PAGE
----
Living onthe edge

Cantilevered out from the side of a cliff, this house was designed as a hideawaywith a beautiful outlook
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View of a window

Finding a site with a peaceful vista is always a coup when you're building a new home to be used as a retreat away from the rat race. But designing a soothing atmosphere that maximises the outlook requires a lot of planning and care.

In addition to panoramic sea views, the steeply sloping site pictured here provided a number of challenges for architects Jonty Rout and Tim Dagg of Sheppard & Rout Architects, who were commissioned to design this contemporary family home.

The first was to ensure great views from both the living spaces and the private areas of the house. The solution is a design based on interconnecting horizontal forms, rather than a stacked structure with full-height windows. This means virtually every room in the house has access to the view.

"The house is built on two levels with a glazed, triple-height entry tower in the middle," says Dagg. "This tower is the link from the upper to the lower level. It also defines the intersection between these two forms."

The upper level houses a study and the master suite. On the level below are the open-plan living, dining and kitchen, a laundry, two guest bedrooms, a second bathroom and a guest toilet.


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View of this living area

With the kitchen opening directly onto the living areas, it was necessary to address the issue of messy meal preparation. A large walk-in pantry behind the kitchen also houses a food-preparation area and a wine cellar.

While the abundance of glazing in all of the living areas opens the house up to the natural surroundings, it also attracts the sun.

"The house is situated on the hilltop above a valley, which has its own little microclimate," says Dagg. "It faces northeast, enjoying all-day sun and is fairly sheltered from the easterly winds, so it tends to get very warm."

To minimise glare and solar gain into the house, green-tinted glass was used for the windows. While the living areas have no window treatments, the bedrooms, ensuite and study were fitted with concealed, translucent roller blinds to provide solar control during the day and privacy at night.

Dagg describes the architectural style of the house as clean-lined and welcoming. In keeping with its simple forms, the palette of materials was kept unfussy and natural. The house is clad in black-stained cedar weatherboards a timber the owners were always keen to use. Black Colorsteel roofing, concrete blocks and copper downpipes were also chosen for their unobtrusive look.

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View of the living area, wooden flooring, large grey woolen rug, black sofas, wooden coffee table, cream walls, artwork, flower feature, large paneled windows and dining area beyond, Architects: Jonty Rout and Tim Dagg, Sheppard & Rout Architects, NZIA, Interior designer: Sheppard & Rout Architects, US2101 Home & Architectural.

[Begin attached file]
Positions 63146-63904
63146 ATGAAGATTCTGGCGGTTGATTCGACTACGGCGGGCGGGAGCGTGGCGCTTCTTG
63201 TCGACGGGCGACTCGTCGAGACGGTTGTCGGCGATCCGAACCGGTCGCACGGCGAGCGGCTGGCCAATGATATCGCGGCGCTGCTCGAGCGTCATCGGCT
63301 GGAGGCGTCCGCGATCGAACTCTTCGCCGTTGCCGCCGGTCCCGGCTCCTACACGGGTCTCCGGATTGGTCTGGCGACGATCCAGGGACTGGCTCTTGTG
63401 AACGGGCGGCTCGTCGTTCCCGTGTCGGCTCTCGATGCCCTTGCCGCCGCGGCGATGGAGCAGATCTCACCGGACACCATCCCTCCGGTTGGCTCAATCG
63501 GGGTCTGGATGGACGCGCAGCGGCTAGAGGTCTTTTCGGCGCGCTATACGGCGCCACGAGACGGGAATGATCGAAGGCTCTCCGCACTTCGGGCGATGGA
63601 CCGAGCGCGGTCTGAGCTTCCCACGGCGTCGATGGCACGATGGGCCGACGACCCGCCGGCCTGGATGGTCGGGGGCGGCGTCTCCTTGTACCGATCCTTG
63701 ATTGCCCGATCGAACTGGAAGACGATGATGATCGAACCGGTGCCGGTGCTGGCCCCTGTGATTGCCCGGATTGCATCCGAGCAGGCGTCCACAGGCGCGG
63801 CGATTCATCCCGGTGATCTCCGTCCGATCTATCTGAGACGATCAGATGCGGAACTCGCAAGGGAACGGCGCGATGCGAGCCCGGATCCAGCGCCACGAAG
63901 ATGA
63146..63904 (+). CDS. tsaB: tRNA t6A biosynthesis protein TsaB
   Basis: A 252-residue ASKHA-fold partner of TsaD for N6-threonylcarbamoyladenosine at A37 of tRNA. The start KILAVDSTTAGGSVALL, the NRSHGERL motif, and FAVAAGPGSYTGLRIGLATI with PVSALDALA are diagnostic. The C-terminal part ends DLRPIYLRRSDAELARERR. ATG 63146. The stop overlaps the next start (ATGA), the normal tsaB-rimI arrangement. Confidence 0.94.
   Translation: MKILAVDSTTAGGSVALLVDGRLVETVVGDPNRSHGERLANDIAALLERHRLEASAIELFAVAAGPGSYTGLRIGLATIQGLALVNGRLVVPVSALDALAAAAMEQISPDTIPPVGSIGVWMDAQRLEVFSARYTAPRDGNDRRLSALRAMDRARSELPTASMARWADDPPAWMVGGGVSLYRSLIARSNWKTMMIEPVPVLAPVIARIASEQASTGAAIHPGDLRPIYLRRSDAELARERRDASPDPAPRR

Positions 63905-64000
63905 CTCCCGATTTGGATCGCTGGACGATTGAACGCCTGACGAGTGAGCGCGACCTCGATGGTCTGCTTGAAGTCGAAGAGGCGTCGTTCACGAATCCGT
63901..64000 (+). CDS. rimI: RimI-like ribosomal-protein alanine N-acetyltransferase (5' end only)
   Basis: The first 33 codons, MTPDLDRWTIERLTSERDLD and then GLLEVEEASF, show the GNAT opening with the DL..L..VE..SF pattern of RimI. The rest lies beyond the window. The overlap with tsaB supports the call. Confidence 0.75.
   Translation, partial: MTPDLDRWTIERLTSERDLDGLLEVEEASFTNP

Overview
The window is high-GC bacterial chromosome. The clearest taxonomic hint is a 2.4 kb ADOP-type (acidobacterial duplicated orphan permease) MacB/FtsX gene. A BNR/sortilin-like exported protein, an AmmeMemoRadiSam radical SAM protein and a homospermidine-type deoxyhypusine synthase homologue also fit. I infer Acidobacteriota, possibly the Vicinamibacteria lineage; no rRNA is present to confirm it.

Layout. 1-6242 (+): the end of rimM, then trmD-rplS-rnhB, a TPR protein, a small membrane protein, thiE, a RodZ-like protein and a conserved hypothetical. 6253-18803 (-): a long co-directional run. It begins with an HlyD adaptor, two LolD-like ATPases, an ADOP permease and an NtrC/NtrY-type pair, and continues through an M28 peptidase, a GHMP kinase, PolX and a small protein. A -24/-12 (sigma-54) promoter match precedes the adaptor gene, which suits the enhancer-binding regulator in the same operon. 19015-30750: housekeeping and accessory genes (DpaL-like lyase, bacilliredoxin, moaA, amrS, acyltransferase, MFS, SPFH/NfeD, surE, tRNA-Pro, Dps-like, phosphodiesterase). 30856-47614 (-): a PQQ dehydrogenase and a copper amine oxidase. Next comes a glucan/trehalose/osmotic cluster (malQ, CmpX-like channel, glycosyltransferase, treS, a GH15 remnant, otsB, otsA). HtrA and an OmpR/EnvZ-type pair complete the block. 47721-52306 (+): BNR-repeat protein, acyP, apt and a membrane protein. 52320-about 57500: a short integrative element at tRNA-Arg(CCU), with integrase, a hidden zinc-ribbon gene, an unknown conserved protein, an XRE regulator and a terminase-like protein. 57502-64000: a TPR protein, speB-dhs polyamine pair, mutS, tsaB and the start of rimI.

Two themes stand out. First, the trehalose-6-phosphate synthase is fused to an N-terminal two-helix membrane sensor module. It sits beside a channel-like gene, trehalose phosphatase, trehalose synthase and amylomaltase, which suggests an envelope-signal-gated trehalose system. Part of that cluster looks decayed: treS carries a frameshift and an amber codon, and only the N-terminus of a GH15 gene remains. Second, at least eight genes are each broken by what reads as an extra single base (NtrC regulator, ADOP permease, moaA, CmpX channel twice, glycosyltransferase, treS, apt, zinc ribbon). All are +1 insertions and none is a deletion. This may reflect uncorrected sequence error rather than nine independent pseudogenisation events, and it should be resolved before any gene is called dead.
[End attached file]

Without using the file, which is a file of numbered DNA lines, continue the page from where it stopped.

"One of our challenges was to ensure the detailing honoured the design's simple, pure forms," he says. "For example, finding a way to conceal the gutters took some time. We also wanted to design the windows so they slid like a door and the balustrades in front were made from a simple pane of toughened glass on a steel frame."

This uncluttered feel carries through to the interior, where open, light spaces and a sense of volume are a key feature of the design.

In addition to full-height windows, all the main rooms have sloping ceilings of varying heights, but on the same pitch. These reflect the slope of the roof and were a way to stay honest to the simple form of the home's exterior, says the architect.

White walls, neutral furnishings and matai floors characterise the living spaces and focus the eye on the view. The bedrooms are carpeted and feature the same limited palette, while elsewhere in the house the floor is finished in exposed ground concrete coated with a clear sealer.

The living areas open out to a sheltered concrete terrace, which contains an outdoor kitchen and a spa pool behind a glazed fence. Stepping down a level is a timber deck that will eventually lead to a pool.

Dec 06, 2004

Credit list

Interior designer
Kitchen designer
Window/door joinery
Door hardware
Sopers Hardware
Roof
Corrugated Colorcote from Calder Stewart; grey butynol from Brown and Andrews
Flooring
Matai; exposed ground concrete from Heritage Floors
Lighting
Rexel Lighting
Home audio
Strawberry Sound
Kitchen cabinets
Spray lacquered
Splashback
Glass mosaic tiles from Designa Ceramics
Ventilation
Custom made
Dishwasher
Bosch
Shower stall, flooring and wallcoverings
Tiles from Designa Ceramics
Bath
Bamberger
Taps
Tower Tech
Accessories
Cosmic Architect from Smail & Co
Ventilation
Vortice
Flowers
The Lily Bud
Builder
Bushnell Builders
Kitchen manufacturer
Window hardware
Nebulite
Cladding
Stained cedar boards
Tiling
Designa Ceramics
Paints
Heating
Electric underfloor
Furniture
Belle Interiors
Benchtops
Terrazzo
Stove/hob
Ilve Teppenyaki
Refrigerator
Whirlpool
Waste unit
In-Sink-Erator
Shower fittings
Hand basin
Zero 100
Toilet
Duraplus
Hot water system
Rheem
Window treatments
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